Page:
MSc in Clinical & Public Health Nutrition
Educational aims of the programme
Malnutrition, that is over-nutrition and under-nutrition, accounts for excess health costs of £10 billion each year in the United Kingdom. Obesity is clearly a “headline” item because of its visible prevalence and personal, clinical and societal costs, especially amongst younger people. In Europe and in the United States, nearly two thirds of men are either overweight or clinically obese and this contributes one-fifth to one-quarter of the risk of stroke, hypertension, heart attack and diabetes, in addition to the emerging risk of non-alcoholic fatty liver disease. In contrast, disease-related malnutrition is less well-publicised, but is estimated to occur in one tenth of the United Kingdom population. It has high incidence in older people living in care settings and can affect nearly a half of hospital patients.
These problems are really international, and apply to most developed nations as well as those undergoing rapid transformation. Over- and under-nutrition increase healthcare costs, and about three-quarters of this increase (UK figures) can be ascribed to disease-related malnutrition. The two forms of malnutrition therefore represent present and future clinical risks. This MSc in Clinical and Public Health Nutrition has therefore been developed to analyse these contrasting situations in a unified manner by combining the disciplines of Clinical Nutrition and Public Health Nutrition.
We will focus on periods of the life-cycle (e.g. infancy or old age) when nutrition is particularly important; episodes of acute illness, trauma, surgery or malignancy; chronic conditions in which disease, nutrition and treatment interact (e.g. inflammatory bowel disease, cystic fibrosis) and periods of hospitalisation when nutrition status may be compromised and where nutrition support can have a positive effect on outcome and length of stay. The aetiology, pathophysiology and epidemiology of obesity will be explored together with all approaches which are currently being used in its treatment. This unified approach is now possible because of new findings about the common basis of inflammation in both situations.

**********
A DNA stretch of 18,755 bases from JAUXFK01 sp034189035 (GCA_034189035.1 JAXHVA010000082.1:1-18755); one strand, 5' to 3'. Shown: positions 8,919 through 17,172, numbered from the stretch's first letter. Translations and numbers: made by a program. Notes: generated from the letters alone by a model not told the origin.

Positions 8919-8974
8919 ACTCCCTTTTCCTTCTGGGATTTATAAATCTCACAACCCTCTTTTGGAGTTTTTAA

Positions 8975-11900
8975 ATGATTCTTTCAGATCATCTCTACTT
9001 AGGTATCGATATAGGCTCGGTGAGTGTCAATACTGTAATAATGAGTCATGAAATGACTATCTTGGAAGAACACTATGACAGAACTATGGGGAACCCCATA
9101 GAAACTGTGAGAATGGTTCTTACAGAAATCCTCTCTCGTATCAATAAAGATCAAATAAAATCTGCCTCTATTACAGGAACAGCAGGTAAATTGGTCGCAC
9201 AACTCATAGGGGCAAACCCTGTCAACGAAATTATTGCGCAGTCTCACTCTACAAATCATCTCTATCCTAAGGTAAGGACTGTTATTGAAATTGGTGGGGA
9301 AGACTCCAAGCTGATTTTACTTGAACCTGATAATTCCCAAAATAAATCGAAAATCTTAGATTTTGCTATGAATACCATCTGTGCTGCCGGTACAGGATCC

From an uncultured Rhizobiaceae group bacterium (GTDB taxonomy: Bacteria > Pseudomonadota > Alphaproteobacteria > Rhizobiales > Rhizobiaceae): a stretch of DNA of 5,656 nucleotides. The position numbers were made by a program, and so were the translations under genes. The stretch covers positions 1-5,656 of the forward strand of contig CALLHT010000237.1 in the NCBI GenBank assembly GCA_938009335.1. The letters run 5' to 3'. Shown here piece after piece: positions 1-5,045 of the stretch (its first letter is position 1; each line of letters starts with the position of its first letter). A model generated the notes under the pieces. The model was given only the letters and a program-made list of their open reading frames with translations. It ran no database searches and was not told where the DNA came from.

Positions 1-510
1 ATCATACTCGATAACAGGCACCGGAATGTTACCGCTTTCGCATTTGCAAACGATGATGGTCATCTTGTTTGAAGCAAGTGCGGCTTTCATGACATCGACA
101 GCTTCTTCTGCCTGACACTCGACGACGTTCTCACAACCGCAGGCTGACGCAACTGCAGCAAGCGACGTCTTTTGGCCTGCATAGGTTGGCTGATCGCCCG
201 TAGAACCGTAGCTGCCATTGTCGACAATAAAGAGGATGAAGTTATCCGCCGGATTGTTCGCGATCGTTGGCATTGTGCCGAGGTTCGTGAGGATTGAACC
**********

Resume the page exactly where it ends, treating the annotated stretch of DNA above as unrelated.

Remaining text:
The MSc in Clinical and Public Health Nutrition is therefore designed for medically qualified graduates, nurses, dietitians, pharmacists and nutritionists with a keen interest in this disease/malnutrition axis and effective nutritional therapies. It offers specialised training in the clinical and scientific basis of under- and over-nutrition, and therapeutic approaches to correcting this in the hospital, community and educational setting. This MSc is particularly suitable for candidates who wish to pursue a life-long career in the field of cutting edge translational research and the practice of nutrition therapy in the health services of the UK or other countries or in the clinical nutrition industry.
The practice of
gastroenterology at University College London Hospitals group is
internationally renowned and members are active contributors to the
ESPEN life-long learning project. It is one of 9 centres in Europe to
be part of the EU partnership for nutrition